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9 Little-Known Tips to Reduce Your Winter Energy Bills
Sure you set your programmable thermostat down when you’re away, shut off registers in unused rooms, and change your furnace filter monthly, but there are some less obvious energy saving actions that the average homeowner doesn’t know about. Since the winters here in the Omaha area can get pretty brutal, the team at Getzschman Heating and Cooling wanted to share these less-than-obvious tips to help lower your energy bills as much as possible. See which ones you didn’t know about.
- Lock Doors and Windows – Everyone knows to insulate around your doors and windows because they are one of the worst offenders when it comes to air leaks. But what most people don’t know is to make sure those windows and doors are also locked. Even when doors and windows are closed, they might not be pressed tight against the weatherstripping. Locking them ensures that the seal is as tight as possible so warm air cannot escape.
- Check Your Door’s Threshold – Simply adding caulk or weather stripping to doors is good, but check underneath your door. If you can see any light from outside, you may need to adjust your door’s threshold. Most thresholds have screws that can be adjusted. Turn the screws counterclockwise to bring the threshold up. Adjust it until it’s snug, but If the door drags on the threshold, you may need to lower it just a bit so you don’t wear out the weather strip on the bottom.
- Don’t Run Exhaust Fans Any Longer Than Necessary – If you run kitchen or bathroom fans, make sure to turn them off as soon as possible. Not only do they remove steam and odors, they take the heat with it.
- Don’t Waste Heat That You Created – Take advantage of any residual heat you create inside the house from everyday activities like cooking or showering. Don’t keep heat trapped inside the appliance or the room. Open the doors and let that extra heat (and moisture) spread throughout the rest of your house.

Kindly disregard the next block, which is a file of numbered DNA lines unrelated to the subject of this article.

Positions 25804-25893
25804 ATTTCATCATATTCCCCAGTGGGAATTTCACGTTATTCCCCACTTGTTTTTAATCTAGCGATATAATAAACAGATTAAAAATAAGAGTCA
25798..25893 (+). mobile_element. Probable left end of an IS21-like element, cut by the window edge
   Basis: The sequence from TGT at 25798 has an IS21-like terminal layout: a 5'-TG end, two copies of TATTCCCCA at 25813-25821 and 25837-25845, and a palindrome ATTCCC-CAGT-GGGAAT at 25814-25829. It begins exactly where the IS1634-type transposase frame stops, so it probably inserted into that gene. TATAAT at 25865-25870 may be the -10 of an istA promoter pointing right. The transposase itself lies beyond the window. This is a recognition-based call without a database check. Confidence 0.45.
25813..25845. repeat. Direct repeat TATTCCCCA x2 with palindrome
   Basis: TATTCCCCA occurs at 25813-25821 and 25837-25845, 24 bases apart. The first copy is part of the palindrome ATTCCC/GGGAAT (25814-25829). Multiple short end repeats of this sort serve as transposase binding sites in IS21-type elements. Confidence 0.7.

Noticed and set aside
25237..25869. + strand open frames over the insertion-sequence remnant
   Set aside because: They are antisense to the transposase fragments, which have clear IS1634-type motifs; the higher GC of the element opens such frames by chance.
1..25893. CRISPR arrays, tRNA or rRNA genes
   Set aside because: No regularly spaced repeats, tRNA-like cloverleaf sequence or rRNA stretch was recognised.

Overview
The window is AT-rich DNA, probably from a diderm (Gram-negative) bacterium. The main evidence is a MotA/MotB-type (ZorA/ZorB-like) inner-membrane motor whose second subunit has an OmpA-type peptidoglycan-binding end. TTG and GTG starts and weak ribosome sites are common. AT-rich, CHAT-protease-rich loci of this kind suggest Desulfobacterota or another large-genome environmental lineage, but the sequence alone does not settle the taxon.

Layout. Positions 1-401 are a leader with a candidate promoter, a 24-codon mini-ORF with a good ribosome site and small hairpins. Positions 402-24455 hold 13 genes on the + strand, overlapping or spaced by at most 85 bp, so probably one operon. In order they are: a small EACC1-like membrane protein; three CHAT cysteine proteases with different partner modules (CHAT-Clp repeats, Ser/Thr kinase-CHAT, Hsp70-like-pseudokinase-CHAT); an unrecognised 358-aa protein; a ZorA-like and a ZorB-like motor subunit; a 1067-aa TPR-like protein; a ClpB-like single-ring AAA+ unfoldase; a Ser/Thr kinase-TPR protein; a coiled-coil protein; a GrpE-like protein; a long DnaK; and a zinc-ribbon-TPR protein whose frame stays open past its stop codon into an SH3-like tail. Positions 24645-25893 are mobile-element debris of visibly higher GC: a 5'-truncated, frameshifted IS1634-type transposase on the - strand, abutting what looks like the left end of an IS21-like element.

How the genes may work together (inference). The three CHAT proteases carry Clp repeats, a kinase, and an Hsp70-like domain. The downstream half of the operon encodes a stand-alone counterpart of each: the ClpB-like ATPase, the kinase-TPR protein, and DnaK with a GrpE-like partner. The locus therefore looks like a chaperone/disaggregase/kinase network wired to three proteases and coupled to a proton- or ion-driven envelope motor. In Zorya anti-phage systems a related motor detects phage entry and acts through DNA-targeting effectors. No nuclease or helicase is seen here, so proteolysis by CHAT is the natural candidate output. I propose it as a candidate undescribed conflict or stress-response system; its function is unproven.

- Outlets Let Air Out – Most homeowners never think about their electrical outlets and switches on the walls. Almost all of these have small gaps around them that allow air to escape. Filling those gaps with caulk or expandable foam sealant will keep the air inside. You can also purchase foam gaskets over the outlet or switch before you replace the cover to further insulate it. Those outlets and switches will be there forever and this small improvement will help save energy year round.
- Pipes, Gas, and Electrical Lines – Just like electrical outlets, areas on exterior walls where plumbing pipes, gas pipes or electrical lines enter your home also have gaps around them where warm air escapes. Use expanding foam to fill these holes. Bonus: This will keep mice and bugs out too!
- Seal and Insulate the Attic Door – This is one place that is often overlooked even if the attic has been professionally insulated. Warm air rises and will easily escape into the attic through an attic door that is not insulated. Check your door and make sure it forms a good seal when it is closed and add weather stripping if it doesn’t. Attach fiberglass insulation to the back of the door to close this large thermal gap.
- Seal Your Ductwork – Have you ever walked your ducts to see if there are leaks, holes or poor connections? Most homeowners haven’t. A typical home can lose 20 – 30% of the air in the system to these leaks when heated air escapes into unheated areas like the basement. Seal any leaks with metal tape. (Don’t use duct tape as, despite its name, it is not the best tape for this job.)
- Consider a Furnace Tune-Up – A tune-up is a great idea. Not only will it protect your family from carbon monoxide leaks, but it will ensure your furnace is running at peak efficiency saving you money on heating bills.